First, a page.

Judge schedules Trump codefendant Ken Chesebro for October trial in racketeering case

Judge schedules Trump codefendant Ken Chesebro for October trial in racketeering case

A Georgia state judge has scheduled an Oct. 23 racketeering trial for Kenneth Chesebro, one of 18 codefendants charged by local prosecutors alongside Donald Trump in a plot to subvert the 2020 election. 

Fulton County District Attorney Fani Willis asked the judge, Scott McAfee, Thursday to schedule the trial for all 19 defendants on that date, an unexpectedly rapid timeline that Willis proposed in response to Chesebro’s formal demand for a speedy trial. But McAfee indicated that “at this time” he would only expedite the trial date for Chesebro.

The demand from Chesebro, an attorney who is accused of orchestrating a scheme to send false electors to Congress, requires a quick trial that comes within, or shortly after, the term of the grand jury that issued the indictment against Trump and his allies. On Thursday morning, Chesebro also asked for an “expedited” arraignment to facilitate his speedy trial effort.

Willis responded to Chesebro’s initial motion Thursday by, essentially, agreeing.

“Without waiving any objection as to the sufficiency of Defendant Kenneth John Chesebro’s filing, the State requests that this Court specially set the trial in this case to commence on October 23, 2023, which falls within the term of the ‘next succeeding regular court term,’” Willis wrote.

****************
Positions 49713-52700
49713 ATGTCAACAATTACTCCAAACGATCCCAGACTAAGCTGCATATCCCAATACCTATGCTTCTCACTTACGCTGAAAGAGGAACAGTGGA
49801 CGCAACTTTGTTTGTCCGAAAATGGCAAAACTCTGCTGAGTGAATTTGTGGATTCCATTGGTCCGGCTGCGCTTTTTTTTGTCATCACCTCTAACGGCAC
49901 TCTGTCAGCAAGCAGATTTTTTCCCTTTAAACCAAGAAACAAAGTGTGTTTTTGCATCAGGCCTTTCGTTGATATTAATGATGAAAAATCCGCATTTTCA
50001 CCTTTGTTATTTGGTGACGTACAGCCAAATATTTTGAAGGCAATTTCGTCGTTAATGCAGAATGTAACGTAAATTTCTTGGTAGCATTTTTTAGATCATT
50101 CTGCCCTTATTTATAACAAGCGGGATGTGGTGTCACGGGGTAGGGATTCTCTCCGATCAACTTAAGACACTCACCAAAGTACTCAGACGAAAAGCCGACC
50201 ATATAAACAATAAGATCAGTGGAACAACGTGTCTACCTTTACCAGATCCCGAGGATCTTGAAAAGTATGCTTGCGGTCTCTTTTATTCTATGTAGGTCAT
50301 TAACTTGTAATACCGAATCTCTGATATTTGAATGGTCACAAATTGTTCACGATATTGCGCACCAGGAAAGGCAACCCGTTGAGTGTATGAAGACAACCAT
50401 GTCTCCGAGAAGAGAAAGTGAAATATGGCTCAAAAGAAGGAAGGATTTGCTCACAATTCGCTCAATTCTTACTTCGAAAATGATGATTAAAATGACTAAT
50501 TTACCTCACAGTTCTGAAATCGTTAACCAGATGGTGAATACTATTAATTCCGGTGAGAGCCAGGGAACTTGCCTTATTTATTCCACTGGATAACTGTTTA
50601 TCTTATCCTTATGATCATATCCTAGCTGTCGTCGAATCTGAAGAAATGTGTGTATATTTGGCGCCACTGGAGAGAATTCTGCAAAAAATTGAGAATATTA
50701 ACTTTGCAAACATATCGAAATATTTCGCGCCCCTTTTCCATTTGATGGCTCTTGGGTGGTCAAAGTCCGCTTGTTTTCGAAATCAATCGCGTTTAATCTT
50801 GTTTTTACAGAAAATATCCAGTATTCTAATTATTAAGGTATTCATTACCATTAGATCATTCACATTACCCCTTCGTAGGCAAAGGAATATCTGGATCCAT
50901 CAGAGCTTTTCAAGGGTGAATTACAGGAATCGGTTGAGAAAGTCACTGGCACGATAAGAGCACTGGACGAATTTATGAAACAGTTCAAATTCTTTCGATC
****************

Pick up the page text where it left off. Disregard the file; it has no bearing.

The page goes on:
McAfee’s schedule for the Chesebro trial includes an arraignment on Sept. 6, all evidence sharing to be completed by Sept. 20, pretrial motions by Sept. 27 and final preliminary matters to be undertaken on Sept. 29.

A trial for all 19 defendants just two months from now seems implausible given the torrent of anticipated pretrial motions and complex legal issues likely to be litigated before a jury can be seated. Three of the defendants — Mark Meadows, Jeff Clark and David Shafer — are seeking to transfer the case to federal court, which would sideline the proceedings in Fulton County. Trump has yet to weigh in on that effort but is expected to make his own bid to scuttle the charges against him before trial.

Trump’s attorney, Steve Sadow, quickly signaled his objection to Willis’ proposed trial date on Thursday and indicated he would file a motion to sever his case from Chesebro’s, which would untether him from the expedited proceedings.

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